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Can Youths Navigate Dangers That Lurk Online?

In 2021, BBC reported that a German anti-lockdown, anti-vaccine movement had recruited hundreds of children into its private online group[1]. One as young as 15 years old was seen holding a loudspeaker, publicly proclaiming the organisation’s conspiracy theories against Germany’s COVID-19 restrictions[1]. She later bragged about being escorted by the police from her school for refusing to comply with restrictions[1].

Dr Omer Ali Saifudeen, Senior Lecturer, SUSS School of Humanities and Behavioural Sciences, points this case out as an alarming example of just how far online infiltration strategies of conspiracy theory groups can go undetected, and how vulnerable youths are to them.

In exploring this topic, Dr Saifudeen, together with Dr Victor Seah, Deputy Head of Psychology, SUSS School of Humanities and Behavioural Sciences, share their opinions.

The pandemic as a catalyst for the online spread of conspiracy theories

The use of the Internet took an exponential jump during the pandemic. In Singapore, Internet penetration in both 2018 and 2019 stood at 84%[2][3]. But by 2022, it had increased to 92% – an average of 2% growth per year since the pandemic started[4].

A lot of this growth could be attributed to the need to work from home or study online, as well as the desire for entertainment while physical restrictions were being imposed. But as the lines were further blurred between time spent online for work and for play, another challenge presented itself. Dr Saifudeen notes that for parents, it is now impossible to monitor their children’s exposure to what they see online. Thus, this inevitably puts youths at more risk to the likes of online conspiracy theories.

On top of that, the psychological effect of the pandemic itself caused many to be vulnerable to harmful ideologies. "Conspiracy theories tend to be particularly prominent in times of crisis," commented Professor Karen Douglas, a social psychologist at the University of Kent who specialises in the psychology of conspiracy theories, in a 2021 BBC article about the effects of the QAnon conspiracy theory group[5]. "People are looking for explanations that help them cope with difficult situations when there is a lot of uncertainty and contradictory information. They might also be looking for answers that make them feel better, and conspiracy theories might seem to offer those answers."[5]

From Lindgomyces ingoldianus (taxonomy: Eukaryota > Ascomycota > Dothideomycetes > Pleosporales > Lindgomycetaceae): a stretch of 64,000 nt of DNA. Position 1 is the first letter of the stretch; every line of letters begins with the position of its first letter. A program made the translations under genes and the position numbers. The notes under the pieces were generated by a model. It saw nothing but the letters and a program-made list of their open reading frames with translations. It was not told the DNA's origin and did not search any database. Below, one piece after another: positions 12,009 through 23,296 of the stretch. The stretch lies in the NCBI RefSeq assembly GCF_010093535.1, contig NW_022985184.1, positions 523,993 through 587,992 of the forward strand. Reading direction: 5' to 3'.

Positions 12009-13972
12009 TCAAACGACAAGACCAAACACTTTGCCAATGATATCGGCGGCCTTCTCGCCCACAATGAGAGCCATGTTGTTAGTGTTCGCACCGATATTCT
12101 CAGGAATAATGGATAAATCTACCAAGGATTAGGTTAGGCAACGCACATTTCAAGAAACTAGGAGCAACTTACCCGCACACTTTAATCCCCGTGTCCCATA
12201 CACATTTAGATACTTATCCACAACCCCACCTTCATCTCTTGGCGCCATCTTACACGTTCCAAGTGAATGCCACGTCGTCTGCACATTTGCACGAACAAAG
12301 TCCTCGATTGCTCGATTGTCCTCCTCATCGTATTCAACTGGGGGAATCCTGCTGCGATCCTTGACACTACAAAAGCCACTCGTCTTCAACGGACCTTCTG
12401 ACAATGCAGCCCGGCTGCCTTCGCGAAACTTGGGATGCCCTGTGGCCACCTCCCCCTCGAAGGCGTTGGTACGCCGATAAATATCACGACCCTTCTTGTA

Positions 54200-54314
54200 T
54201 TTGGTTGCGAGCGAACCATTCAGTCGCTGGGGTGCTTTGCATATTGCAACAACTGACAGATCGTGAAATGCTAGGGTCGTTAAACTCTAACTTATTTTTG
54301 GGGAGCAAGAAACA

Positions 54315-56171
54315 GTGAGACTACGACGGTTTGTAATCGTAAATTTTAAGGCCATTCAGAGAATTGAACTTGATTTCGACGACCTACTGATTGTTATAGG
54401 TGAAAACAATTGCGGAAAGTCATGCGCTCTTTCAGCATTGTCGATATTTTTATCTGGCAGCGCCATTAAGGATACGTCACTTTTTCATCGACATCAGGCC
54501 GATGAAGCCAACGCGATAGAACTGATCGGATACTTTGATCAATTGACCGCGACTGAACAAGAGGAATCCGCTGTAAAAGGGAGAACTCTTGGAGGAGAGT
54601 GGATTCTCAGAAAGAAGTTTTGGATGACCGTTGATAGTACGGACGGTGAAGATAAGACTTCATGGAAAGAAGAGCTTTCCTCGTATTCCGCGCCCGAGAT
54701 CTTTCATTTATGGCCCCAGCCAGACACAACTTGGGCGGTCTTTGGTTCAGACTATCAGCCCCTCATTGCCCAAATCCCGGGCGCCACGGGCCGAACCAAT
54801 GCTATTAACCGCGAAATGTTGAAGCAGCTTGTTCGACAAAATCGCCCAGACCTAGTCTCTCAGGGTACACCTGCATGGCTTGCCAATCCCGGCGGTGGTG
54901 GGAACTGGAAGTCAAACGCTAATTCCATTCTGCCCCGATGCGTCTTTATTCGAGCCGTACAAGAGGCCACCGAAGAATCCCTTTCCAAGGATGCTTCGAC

Dr Seah’s opinion is that, quite simply, the pandemic caused many to feel like they had lost control over their lives. An interesting outcome, also revealed in our SUSS Coming Clean About Tidying Podcast, was that many turned to tidying up their houses, KonMari style, in an effort to gain control over their surroundings[6]. But in a darker alternative for others, subscribing to a conspiracy theory also became a way to alleviate those feelings[7].

And while the pandemic no longer dictates how we live our lives today, it was reported as recently as in May 2022 that many youths are still struggling with the lingering mental effects the pandemic has caused[8]. This leaves them still emotionally vulnerable and potentially more susceptible to the online influence of harmful ideologies.

Compounding the situation further is the fundamental way the Internet works – the recommendation algorithms that power most online platforms, including social media and video streaming services. Dr Seah explains that as human beings, we have an innate bias towards negative information. When this is amplified by the algorithms of search engines, the Internet becomes a massive echo chamber, giving us what we seek and more. All it takes is a little curiosity to click on something or too much time to explore. And very easily, the negatives are exaggerated by these algorithms, with the positives ignored.